Complying with RIDDOR

Complying with RIDDOR

What is RIDDOR?

You might think it sounds like some kind of pest control, but RIDDOR is an integral part of your responsibilities if you're running a business, are self-employed or are responsible for the premises of a business. It stands for Reporting of Injuries, Diseases and Dangerous Occurrences Regulations 2013, and forms part of the general Health and Safety at Work provisions with regard to accidents.

If anything serious happens to an employee at the workplace which is attributable to the workplace itself, its equipment, or the manner of working, then such injuries must be reported to the Health and Safety Executive (HSE). The Regulations also apply to people who are injured at the workplace, even if they're not employees. RIDDOR is there to protect workers and, ultimately, to reduce the number of accidents that occur. The HSE monitors trends so as to improve preventative measures, and employers are held responsible for the overall safety of their premises. Failure to comply could result in substantial fines.

What's classified as serious?

The Regulations list many examples, but in essence, a serious reportable accident means that someone has to be hospitalised. It must be reported if a person is kept away from work for seven days or more, breaks or loses a limb, or suffers other major trauma such as severe burns, concussion, or loss of eyesight. Occupational diseases also feature, such as work-induced cancers and illnesses resulting from exposure to biological agents.

Accidents at work can range from the merely irritating to the horrific and life-changing. In the worst-case scenario, the employee may die; this is particularly relevant to those working in industries such as quarries, mines, railways and offshore workplaces. Particular attention is given to employees in the gas industry, and those working with chemicals and biological agents such as cell cultures, micro-organisms or human endoparasites. The terms are more specifically defined in the Control of Substances Hazardous to Health Regulations 2002 (COSHH), and relate to toxic or allergenic substances which can cause infections in humans.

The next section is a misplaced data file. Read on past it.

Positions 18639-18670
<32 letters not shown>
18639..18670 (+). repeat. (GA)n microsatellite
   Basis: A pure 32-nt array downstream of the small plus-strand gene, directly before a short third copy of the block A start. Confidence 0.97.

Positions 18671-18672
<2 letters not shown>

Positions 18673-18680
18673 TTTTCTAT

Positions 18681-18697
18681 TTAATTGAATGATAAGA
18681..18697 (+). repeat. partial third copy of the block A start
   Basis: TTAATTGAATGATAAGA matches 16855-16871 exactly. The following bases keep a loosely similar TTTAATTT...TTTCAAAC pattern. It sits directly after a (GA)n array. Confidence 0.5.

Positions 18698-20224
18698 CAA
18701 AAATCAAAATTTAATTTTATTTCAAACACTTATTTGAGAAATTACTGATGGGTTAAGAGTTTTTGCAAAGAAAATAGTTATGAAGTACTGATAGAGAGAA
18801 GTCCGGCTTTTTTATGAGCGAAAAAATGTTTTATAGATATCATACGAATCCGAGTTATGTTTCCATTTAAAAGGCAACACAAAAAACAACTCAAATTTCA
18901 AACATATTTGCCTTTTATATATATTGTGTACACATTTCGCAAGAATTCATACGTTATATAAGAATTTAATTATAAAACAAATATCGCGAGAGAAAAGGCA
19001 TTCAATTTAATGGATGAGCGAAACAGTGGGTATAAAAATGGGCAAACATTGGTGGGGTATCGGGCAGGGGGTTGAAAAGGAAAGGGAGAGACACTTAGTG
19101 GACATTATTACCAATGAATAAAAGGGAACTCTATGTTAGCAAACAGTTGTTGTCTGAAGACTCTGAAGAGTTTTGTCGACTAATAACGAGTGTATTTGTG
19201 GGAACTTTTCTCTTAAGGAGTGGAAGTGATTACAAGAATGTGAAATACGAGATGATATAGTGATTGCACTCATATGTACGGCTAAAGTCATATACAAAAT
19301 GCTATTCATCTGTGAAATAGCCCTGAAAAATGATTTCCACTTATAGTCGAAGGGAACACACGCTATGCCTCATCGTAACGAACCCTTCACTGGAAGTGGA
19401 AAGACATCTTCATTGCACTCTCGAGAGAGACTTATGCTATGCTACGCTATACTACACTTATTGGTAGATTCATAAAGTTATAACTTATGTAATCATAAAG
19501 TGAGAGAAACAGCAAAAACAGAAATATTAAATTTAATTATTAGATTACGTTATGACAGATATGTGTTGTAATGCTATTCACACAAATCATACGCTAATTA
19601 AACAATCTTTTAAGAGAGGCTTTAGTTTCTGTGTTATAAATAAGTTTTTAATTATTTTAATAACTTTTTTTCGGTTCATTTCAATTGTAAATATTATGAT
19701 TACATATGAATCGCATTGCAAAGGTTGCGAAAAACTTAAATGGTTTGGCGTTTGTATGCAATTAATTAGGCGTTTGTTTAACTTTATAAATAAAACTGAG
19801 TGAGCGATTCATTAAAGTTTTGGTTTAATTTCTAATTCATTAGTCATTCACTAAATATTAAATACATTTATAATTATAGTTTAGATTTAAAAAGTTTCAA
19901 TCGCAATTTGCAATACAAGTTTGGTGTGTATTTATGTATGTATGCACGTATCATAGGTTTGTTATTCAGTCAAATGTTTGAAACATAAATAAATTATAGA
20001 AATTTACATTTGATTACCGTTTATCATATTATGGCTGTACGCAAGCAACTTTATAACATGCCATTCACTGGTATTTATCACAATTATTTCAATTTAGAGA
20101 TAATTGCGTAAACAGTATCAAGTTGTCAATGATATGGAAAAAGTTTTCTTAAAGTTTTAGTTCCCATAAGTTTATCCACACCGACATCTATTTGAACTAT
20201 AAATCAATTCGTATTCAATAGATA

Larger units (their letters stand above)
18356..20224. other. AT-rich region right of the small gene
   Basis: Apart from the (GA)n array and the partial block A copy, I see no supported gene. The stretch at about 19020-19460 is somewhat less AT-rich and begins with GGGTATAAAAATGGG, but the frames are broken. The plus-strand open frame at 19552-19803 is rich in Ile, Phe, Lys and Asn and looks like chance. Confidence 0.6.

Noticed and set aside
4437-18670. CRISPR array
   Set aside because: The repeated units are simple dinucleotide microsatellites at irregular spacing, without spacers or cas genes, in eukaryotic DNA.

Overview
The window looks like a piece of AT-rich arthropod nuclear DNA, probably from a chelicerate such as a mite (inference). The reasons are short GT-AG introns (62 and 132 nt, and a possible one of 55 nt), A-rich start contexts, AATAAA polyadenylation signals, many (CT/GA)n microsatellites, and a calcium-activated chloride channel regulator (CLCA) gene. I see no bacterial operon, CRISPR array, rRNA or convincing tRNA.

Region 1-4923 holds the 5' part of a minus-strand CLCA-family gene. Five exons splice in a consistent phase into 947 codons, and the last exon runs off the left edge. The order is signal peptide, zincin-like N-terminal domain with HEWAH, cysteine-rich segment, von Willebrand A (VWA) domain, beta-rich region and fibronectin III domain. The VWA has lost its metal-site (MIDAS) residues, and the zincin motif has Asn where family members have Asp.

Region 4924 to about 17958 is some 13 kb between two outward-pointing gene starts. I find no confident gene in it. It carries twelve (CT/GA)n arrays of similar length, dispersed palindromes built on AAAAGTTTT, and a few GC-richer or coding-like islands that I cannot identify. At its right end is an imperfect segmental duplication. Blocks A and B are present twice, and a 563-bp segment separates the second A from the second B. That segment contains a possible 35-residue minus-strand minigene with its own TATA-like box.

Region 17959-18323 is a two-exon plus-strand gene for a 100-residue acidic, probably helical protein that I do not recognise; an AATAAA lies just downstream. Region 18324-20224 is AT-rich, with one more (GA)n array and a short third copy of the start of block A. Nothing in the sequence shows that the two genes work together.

What do I need to do?

If the accident falls within the provisions of the Regulations, then the Responsible Person in the organisation is obliged to report it to the HSE. If you're the employer or the manager of the workplace premises, then you're the Responsible Person, and the same goes if you're self-employed. Suppliers of gas, and engineers working with gas appliances must report gas-related injuries or danger.

Filing a report is not as difficult or challenging as you might think, and simply involves filling in an online form for submission to the HSE. In certain circumstances, such as accidental death or an injury specified in the Regulations, you can also report by phone. The HSE emphasise that it's not an emergency service and doesn't operate out of normal office hours, so online reporting is the most straightforward means of notifying them. You should report any accident immediately, and in any event within 10 days of its occurrence.

Many workplace accidents can be avoided by carrying out a thorough Risk Assessment to identify potential dangers. At WSS, we're always happy to help you with this.